Stanford University

Collaborative Research Projects

Improving Perioperative Care for Children Receiving Solid Organ Transplantation

Pediatric liver transplantation is a very challenging surgical procedure that saves lives for children that are born or develop severe liver disease. The pediatric liver transplant program at Stanford, is one of the largest program in United States with excellent outcomes for both graft and patient survival. Similarly, L’hospital Necker Enfants malades in Paris is one of the largest centers in Europe with great outcomes.

AI-based Computational Modeling Tools with Applications to Psychiatric Disorders

The ability to orient attention to dynamic changes in the environment is an essential cognitive skill. Aberrations in this ability are often observed in many psychiatric and neurological disorders, but the underlying neurophysiological mechanisms are not well understood. This project focuses on the development of novel biologically inspired artificial intelligence models for characterizing human brain function and dysfunction, with a special focus on improving our understanding of these mechanisms.

Mapping the Early Cape

This project will digitally map Le Vaillant’s journey from the account of his journey into the interior of the Cape of Good Hope (1781-83). The Voyage de M. le Vaillant dans l’Interieur de l’Afrique par le Cap de Bonne-Espérance (1790) stands out for its detailed ethnography of the amaXhosa and Khoe people; for its natural history; and for its cartography. The text offers unique insights into South Africa’s early colonial period, and the natural history arising from this ‘first safari’ is directly reflected in French museum collections.

Gene Editing in the Treatment of SAVI Syndrome

SAVI (Sting Associated Vasculopathy with Onset in Infancy) is a rare and an incurable disorder, with an early age of onset. It is caused by mutations in the STING gene, which is responsible for recognizing invading pathogens. Constitutively active STING, the hallmark of this disease, leads to chronic inflammation in the absence of infections. Currently, there is no definitive therapy for SAVI. The goal of this project is, therefore, to develop an innovative and safe gene therapy approach that is accessible by all SAVI patients.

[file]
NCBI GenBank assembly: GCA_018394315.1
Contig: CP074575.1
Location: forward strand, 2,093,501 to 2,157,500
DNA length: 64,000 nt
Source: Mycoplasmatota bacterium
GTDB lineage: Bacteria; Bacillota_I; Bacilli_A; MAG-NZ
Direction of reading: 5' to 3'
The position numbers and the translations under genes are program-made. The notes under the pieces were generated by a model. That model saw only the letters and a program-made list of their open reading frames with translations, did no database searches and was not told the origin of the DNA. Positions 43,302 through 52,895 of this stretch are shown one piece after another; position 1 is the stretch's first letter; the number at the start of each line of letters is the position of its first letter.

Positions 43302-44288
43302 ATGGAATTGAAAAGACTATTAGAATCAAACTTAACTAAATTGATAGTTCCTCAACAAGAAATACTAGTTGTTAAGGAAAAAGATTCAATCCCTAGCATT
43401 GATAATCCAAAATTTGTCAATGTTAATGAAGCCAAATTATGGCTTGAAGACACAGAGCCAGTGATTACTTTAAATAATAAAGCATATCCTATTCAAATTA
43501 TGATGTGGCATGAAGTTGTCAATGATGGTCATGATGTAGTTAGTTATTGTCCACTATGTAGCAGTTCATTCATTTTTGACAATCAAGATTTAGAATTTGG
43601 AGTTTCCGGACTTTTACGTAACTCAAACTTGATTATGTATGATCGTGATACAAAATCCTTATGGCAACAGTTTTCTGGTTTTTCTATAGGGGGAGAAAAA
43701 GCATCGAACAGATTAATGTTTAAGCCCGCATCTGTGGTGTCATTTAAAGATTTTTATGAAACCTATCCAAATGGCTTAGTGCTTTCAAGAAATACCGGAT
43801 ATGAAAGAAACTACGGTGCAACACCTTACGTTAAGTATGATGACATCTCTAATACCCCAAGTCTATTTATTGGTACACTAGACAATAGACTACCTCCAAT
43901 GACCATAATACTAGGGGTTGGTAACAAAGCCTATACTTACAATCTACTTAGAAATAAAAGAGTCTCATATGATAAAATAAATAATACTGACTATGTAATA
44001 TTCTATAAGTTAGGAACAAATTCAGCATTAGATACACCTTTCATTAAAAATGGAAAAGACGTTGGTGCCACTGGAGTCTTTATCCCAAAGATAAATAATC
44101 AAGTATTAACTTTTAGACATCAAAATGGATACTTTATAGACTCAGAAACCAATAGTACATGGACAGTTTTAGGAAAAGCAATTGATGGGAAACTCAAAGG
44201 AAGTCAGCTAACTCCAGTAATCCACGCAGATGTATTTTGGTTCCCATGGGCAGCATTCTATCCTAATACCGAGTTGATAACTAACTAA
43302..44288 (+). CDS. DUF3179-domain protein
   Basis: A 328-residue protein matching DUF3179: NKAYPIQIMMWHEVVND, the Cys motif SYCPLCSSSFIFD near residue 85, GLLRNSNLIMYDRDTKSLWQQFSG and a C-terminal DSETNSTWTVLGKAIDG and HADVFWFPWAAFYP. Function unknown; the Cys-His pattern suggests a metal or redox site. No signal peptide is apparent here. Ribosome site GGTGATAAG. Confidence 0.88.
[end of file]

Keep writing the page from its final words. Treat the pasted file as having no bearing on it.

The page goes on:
Ontology of the Medieval Image

This collaborative team-based project focuses on the meaning of images in medieval culture as defined by Scripture, theology, and science; it analyzes iconography though epistemology uncovering the cultural and spiritual framework in which form operates. The French team, led by Isabelle Marchesin, at INHA has developed the platform working on Western medieval art.

Advanced Diagnostics for Astrophysical Beam-Plasma Experiments in the Laboratory

The interaction of highly energetic particles with plasmas plays a major role in the evolution of the universe and gives rise to many astrophysical processes that are not yet fully understood. Our collaboration, consisting of groups from France and the USA, aims at creating these processes within a laboratory, which permits a high degree of control and insight into parameters that are otherwise not accessible.

Population Genetics of Cancer Evolution

Cancer develops when evolutionary forces act on mutated cells. When mutations and natural selection repeat over time, cancerous cell populations grow and spread. The resulting cancer cell population displays extensive genetic and functional heterogeneity within and across tumors. This diversity presents challenges to our understanding of tumor biology and ability to treat cancer, especially because the evolutionary dynamics and variables underlying the heterogeneity are often poorly understood.

The Constitution of Individuals and Groups in the Biological Sciences: Implications of an Ecological Framework for Understanding Cancer

Recent biological and biomedical research has featured the idea that living things are not “individuals” but collectives.  Gordon and Pradeu examine this question, combining the perspectives of a biologist who studies collective behavior in ant colonies and other natural systems and a philosopher of science who studies the immune system and the microbiome.  They offer a philosophical and scientific examination of the conditions under which something can be said to be an “individual” in the living world, and how, in certain circumstances, individuals